The estimation unit 204 is capable of sensing and characterizing all or part of an RF spectrum that is potentially available for use by a SUOC radio. For each block of spectrum under examination of this unit, the estimation unit 204 measures and/or estimates each band of spectrum that is associated with a single RF system, link, and/or radio, as well as other signal parameters that are needed for operation of a coexistence cognitive radio or a system which includes or utilizes a coexistence cognitive radio or any related coexistence cognitive radio techniques. As described above, such signal parameters may include, but are not limited to: received signal power, noise power, received signal signature pulse shape (e.g. root raised cosine), received signal modulation type (e.g. QPSK), timing offset relative to reference, received phase offset relative to reference, baud rate and/or symbol duration, error correction coding type, code rate, channel transfer function and/or multipath characterization of channel.

For a frequency-division multiple access (FDMA) system, there is typically a single link associated with each band and, therefore, it is not necessary to associate signal parameters with each transmitter/receiver pair. However, in this case of frequency hopping or time-division multiple access (TDMA), it may be necessary to “label” signal parameters to track which transmitter/receiver link pair those signal parameters are associated with. Thus, in some embodiments, signal parameter information may include link labels and, in other embodiments, signal parameters information may include transmitter/receiver pair labels.

The signal parameters are received by the characterization/prediction unit 212 and by the configurable radio 208 via a signal path 220. The characterization/prediction unit 212 characterizes the different opportunities for the SUOC to establish coexistence with a plurality of occupied FUOC channels. For each target FUOC identified by the estimation unit 204, the characterization/prediction unit 212 determines SUOC recommended power and rate, and/or a grade, or set of powers and rates, and/or a set of grades using the techniques described above in connection with RFDGU 32 of FIG. 3.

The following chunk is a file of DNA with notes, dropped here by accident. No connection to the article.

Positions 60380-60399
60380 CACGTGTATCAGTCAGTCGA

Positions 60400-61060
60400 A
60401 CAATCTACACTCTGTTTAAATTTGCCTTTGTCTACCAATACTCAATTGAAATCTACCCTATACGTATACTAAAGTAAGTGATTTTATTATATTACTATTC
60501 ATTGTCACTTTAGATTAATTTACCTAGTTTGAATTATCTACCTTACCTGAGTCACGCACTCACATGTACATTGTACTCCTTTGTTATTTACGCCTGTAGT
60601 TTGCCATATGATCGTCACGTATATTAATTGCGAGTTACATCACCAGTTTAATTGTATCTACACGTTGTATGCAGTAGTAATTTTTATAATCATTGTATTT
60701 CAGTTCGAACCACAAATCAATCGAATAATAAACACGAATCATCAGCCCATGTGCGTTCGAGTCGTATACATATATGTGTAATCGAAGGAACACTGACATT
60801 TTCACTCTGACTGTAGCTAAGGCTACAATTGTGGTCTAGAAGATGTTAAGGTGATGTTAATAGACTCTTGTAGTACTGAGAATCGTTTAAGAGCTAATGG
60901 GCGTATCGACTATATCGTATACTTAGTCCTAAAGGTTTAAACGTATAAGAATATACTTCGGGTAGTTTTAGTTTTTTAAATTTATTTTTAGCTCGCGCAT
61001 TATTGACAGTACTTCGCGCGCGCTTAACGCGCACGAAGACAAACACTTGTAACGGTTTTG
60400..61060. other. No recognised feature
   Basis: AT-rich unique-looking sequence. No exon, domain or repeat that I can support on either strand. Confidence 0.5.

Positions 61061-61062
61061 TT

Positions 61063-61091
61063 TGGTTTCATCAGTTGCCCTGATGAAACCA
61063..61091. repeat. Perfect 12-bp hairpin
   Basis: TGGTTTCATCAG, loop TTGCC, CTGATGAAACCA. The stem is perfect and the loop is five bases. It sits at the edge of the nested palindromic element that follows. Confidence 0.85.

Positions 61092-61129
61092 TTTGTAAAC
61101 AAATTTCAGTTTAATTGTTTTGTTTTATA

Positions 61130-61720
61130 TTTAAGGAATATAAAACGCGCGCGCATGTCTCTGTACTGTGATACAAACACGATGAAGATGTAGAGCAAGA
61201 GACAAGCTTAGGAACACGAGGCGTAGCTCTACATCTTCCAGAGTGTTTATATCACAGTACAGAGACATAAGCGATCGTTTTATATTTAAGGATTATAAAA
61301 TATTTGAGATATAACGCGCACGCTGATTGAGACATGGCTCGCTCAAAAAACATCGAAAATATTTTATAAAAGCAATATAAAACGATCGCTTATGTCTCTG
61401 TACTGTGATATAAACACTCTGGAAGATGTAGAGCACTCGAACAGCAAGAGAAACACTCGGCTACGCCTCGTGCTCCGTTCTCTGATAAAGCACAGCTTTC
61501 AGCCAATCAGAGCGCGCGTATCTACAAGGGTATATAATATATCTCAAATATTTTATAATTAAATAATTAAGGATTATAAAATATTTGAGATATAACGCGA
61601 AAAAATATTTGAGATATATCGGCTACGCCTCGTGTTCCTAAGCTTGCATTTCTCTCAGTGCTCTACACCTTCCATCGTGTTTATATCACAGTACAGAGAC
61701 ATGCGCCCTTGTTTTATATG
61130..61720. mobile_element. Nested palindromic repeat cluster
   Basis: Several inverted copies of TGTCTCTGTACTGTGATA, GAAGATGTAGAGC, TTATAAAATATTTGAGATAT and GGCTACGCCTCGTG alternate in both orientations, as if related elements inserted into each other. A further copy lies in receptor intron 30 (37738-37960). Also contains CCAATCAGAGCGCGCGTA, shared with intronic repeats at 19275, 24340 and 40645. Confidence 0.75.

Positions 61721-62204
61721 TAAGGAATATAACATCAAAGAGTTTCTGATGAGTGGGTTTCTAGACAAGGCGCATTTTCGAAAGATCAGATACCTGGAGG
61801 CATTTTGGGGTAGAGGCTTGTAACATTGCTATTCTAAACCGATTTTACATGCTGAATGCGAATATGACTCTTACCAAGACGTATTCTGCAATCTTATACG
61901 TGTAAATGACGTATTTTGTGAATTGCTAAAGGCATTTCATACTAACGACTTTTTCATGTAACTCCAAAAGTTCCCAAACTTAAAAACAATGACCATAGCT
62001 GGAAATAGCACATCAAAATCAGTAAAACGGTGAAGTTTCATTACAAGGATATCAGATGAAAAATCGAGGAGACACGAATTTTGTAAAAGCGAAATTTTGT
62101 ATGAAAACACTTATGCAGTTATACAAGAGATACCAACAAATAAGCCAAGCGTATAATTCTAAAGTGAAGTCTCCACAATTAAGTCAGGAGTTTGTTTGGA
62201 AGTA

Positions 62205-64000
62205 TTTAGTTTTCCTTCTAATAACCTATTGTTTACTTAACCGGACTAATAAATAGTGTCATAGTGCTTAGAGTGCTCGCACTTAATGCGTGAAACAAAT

In various embodiments, characterization/prediction unit 212 generates an ordered list of target FUOCs. In some embodiments, the ordered list of target FUOCs may be generated by another portion of system 200 or even outside of system 200. The list may be ordered based upon whether the SUOC can coexist in a given FUOC channel while achieving one of two possible goals: (1) a “selfish” goal of achieving a desired SUOC rate; and (2) an “altruistic” goal of causing a low impact (i.e., a relatively small degradation of performance) in the FUOC, where a “low impact” can be quantified in terms of one or more design parameters. The second goal is sometimes referred to as a so-called “play nice” approach. Illustrative techniques for generating an ordered list of FUOCs according to these goals are described below in conjunction with FIGS. 14A-18.